Imagine holding in your hand a lump of sand that the blazing sun dried, transforming it into a soft stone or a sort of rock. Now imagine that you tighten your grip on it, and how the stone magically transforms into a pile of sparkling golden sand flakes. This simple transformation in state of aggregation characterizes the works by the five graduates of the School of Art, Social Studies, and Culture at Sapir College featured in Fresh Paint 3. Like the magical moment in which the stone dissipates between our fingers, the sense of evolution, of existence elsewhere—the work of these five artists invokes such curiosity due to the change in state of aggregation. Like that sandy stone, these works also transpire on the thin line between brittle and solid, presence and absence, moistness and dryness. Hagit Levy’s ceramic plates carry their materiality, from the moist to the dry, from the traditional “Delftian” quality to the Ritalin instruction appended to them. Sigal Naftali’s motorcycle parts were cast from a fetishistic coating surrendering a shiny masculine affinity, which has transformed into exposed, frail internal organs. The peeling door in Dorit Liberman’s work signifies entry and exit, yet remains marked by a morbid figure of a man-animal. Orly Nezer’s work presents hard road sections that have dried, dissolved, and been orphaned, but nevertheless continue to carry memories. In Dganit Ben-Admon’s plaster work, figures that look like pots with carnivorous plants or possibly sleeping bats perpetuate danger, fear and rejection, which are nevertheless accessible thanks to their new state of aggregation. The changes in the state of aggregation in each of the works and in the total corpus invite one to wander among them as if they were the ruins of an ancient civilization; this wandering embodies excitement which stems from expectation, like the noise of an invisible train or an imminent flood; even if the promised event never takes place, the suspension of that expectation suffices.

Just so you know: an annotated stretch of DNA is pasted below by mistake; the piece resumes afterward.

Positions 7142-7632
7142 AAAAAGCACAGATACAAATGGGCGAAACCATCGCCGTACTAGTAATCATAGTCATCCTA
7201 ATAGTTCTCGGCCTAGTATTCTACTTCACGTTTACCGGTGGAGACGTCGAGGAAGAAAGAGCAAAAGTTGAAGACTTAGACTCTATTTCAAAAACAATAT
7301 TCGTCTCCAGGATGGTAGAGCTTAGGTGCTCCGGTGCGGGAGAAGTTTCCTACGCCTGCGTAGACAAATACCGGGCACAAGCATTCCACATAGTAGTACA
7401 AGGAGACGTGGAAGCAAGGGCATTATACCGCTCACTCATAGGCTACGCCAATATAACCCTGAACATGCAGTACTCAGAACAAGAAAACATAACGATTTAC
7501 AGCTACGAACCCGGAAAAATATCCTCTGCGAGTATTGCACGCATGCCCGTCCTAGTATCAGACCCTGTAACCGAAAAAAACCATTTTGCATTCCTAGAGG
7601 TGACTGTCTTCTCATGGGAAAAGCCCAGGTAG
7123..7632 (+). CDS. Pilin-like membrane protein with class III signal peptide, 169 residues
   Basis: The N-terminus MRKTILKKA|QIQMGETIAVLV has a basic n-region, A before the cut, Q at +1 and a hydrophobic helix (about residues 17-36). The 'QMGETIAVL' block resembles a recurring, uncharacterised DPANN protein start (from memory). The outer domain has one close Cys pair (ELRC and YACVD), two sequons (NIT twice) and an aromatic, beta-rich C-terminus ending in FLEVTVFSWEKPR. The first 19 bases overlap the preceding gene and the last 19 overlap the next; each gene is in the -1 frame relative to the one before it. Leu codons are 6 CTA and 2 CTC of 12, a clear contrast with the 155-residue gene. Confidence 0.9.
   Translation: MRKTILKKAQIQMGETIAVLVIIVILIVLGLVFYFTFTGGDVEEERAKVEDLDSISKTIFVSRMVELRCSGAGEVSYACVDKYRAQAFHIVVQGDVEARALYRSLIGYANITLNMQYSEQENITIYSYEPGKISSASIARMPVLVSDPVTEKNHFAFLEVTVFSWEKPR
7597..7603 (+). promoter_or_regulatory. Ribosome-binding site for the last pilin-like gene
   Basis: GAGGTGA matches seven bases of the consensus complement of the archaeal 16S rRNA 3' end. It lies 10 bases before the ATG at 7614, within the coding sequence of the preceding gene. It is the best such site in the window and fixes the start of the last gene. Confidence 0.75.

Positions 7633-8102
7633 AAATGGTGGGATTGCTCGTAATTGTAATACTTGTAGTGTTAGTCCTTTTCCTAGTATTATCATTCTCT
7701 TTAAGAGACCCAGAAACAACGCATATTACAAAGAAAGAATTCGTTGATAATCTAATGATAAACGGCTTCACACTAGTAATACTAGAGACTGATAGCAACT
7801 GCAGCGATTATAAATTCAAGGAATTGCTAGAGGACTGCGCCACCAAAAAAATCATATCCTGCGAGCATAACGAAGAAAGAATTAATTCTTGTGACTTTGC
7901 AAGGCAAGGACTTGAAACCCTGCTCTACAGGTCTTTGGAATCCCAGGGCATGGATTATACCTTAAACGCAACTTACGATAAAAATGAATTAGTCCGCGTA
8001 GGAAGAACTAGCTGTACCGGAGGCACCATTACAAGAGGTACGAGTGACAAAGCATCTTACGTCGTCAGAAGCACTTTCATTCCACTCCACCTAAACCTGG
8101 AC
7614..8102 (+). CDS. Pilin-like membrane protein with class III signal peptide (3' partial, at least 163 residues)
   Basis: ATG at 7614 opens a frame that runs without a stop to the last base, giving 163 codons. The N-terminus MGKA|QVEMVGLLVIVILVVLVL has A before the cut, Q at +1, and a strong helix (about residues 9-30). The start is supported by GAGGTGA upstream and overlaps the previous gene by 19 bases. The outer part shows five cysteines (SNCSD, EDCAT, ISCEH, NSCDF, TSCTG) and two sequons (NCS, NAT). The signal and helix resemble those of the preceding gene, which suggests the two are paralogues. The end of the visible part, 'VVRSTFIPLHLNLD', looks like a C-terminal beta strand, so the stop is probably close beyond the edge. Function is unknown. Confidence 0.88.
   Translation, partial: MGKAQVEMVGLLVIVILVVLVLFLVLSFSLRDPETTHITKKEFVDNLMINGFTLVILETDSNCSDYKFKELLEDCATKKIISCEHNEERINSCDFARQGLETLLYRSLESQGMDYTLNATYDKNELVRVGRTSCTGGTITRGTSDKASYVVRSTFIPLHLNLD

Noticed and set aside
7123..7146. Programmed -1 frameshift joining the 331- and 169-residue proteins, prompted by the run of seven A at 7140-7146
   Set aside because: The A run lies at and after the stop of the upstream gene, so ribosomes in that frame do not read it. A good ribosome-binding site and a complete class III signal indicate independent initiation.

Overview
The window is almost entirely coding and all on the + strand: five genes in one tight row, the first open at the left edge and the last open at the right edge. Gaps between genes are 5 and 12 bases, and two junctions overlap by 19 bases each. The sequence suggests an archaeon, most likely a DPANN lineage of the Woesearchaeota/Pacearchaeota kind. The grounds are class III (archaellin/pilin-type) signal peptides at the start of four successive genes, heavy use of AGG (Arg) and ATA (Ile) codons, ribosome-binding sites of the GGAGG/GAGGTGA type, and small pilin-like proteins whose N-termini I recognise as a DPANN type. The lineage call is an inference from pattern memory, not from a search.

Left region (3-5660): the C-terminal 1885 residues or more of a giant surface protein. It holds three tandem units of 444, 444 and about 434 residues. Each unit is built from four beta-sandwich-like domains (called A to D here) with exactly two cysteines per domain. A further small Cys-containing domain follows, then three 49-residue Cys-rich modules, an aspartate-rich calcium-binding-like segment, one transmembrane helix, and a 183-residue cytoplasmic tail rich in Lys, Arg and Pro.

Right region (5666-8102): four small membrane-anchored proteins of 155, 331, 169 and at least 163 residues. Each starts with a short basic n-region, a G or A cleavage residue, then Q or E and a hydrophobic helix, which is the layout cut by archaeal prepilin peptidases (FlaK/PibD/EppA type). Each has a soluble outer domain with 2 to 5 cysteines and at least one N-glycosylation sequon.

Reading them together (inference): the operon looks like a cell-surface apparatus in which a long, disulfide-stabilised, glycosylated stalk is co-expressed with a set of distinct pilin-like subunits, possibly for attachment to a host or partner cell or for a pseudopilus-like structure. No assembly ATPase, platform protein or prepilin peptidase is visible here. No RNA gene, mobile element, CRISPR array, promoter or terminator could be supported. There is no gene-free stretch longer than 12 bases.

Danny Yahav-Brown and Liav Mizrahi